When audiences thrill next week to the disaster that unfolds in Poseidon, no one is going to complain or get too upset. Some might recognize that the terror and the relief they experience (if indeed they do; the movie might not compare with the 1972 trash-classic original, The Poseidon Adventure) tap into real-life fears of doom, or note that the sinking ship is a metaphor for our own endangered civilization. It’s just a movie, an escape, a safe outlet for what really bothers folks, the nagging dreads they can’t do anything about.
Had United 93 been just such a Hollywood pipe dream and not based on a national trauma, it might have worked the same way. (It would probably need a more upbeat ending.) As it is, it treads a fine line between catharsis and exploitation, between the manipulation of an agenda and the illusion of objectivity. Paul Greengrass, who had expertly handled a similarly sensitive event in Bloody Sunday (2002), shows even more skill in his treatment of this far more convulsive subject. I wonder how much better a film he might have made had he not been so cautious, but as it is, he does the subject justice.
As in Sunday, Greengrass aspires to the immediacy of real time and a cinéma-vérité point of view to re-create confusion, horror, and resolve. The camera participates in the ordeal like one more passenger on the doomed flight, with other victims introduced peripherally, their identities established by snatches of conversation and briefly glimpsed crotchets of behavior. When the hijackers strike, the violence assaults the lens and shatters the narrative into jagged cuts. No one watching can escape the feeling of helplessness, despair, doom.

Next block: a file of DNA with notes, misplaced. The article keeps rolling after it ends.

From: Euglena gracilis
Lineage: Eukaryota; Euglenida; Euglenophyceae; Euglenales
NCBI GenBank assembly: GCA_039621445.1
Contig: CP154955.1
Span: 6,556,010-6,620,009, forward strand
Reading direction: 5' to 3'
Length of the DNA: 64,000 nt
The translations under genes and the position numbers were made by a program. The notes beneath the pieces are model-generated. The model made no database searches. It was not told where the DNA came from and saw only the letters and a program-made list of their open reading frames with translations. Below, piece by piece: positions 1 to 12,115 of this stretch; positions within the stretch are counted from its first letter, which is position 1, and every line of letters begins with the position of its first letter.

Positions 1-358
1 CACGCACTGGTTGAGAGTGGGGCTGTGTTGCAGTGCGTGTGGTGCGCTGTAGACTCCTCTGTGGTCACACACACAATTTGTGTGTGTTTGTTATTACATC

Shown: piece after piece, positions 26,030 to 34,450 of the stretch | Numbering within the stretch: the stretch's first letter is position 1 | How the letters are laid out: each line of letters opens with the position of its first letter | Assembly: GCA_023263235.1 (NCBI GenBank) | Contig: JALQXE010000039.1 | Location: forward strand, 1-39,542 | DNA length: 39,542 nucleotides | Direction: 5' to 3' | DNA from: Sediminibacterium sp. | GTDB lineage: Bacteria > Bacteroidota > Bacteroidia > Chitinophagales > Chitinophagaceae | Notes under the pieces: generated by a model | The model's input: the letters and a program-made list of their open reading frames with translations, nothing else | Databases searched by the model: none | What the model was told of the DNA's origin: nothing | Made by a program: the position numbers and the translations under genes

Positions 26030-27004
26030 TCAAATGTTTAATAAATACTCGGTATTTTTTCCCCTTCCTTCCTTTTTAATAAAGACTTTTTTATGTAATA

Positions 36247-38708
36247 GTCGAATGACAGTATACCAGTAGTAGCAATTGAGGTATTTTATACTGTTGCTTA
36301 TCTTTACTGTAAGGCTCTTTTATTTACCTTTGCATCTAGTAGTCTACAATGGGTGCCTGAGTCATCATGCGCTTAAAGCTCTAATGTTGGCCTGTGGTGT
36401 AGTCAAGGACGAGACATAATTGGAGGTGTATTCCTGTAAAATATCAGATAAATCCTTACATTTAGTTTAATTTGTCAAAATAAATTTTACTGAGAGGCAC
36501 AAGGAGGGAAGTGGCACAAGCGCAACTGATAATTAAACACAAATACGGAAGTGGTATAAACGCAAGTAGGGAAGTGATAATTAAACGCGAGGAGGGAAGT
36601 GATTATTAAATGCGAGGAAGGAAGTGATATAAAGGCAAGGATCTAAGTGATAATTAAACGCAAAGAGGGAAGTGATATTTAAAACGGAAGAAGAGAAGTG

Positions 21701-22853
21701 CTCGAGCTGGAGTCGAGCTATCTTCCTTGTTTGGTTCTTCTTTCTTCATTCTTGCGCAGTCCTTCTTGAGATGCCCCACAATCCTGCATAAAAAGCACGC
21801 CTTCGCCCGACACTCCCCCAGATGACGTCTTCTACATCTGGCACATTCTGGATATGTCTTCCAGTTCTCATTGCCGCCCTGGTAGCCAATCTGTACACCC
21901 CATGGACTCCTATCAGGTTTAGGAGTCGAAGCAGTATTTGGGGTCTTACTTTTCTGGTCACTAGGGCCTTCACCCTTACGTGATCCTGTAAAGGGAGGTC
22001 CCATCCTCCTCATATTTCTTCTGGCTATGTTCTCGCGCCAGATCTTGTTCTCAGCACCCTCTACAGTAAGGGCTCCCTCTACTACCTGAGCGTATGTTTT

Until, that is, 93’s passengers and crew themselves regroup, and the film does as well, spinning out a plausible, speculative version of how they might have turned on the hijackers, nearly wresting back control of the plane and finally causing it to crash before it could reach its target, the US Capitol. This final act satisfies the need for vindication that 9/11 has instilled in everyone. But it also satisfies another, perhaps deeper need — the need to know. How things happened, how things were done.
Or not done. Greengrass does not restrict himself to the hijacked jet. With chilling verisimilitude (many of those involved in the events play themselves) he parallels 93’s fate with the slow dawning of awareness among the air-traffic controllers, FAA officials, and Air Force commanders on the ground. Blips disappear on a radar screen, strange things are heard on a radio, and controllers look out the window in Newark to witness the unthinkable image that shaped the world we now must deal with today.
At times, it’s almost too much to bear. The helplessness more than anything else, the frustration of hearing questions like “Where is the president?” repeated again and again. Those entrusted with the protection of American citizens failed. The citizens themselves did not: as far as we know, the only successful anti-terrorist mission undertaken by this country was the action of the crew and passengers of United 93. If only to honor their heroism, and inspire our own, this film must be seen.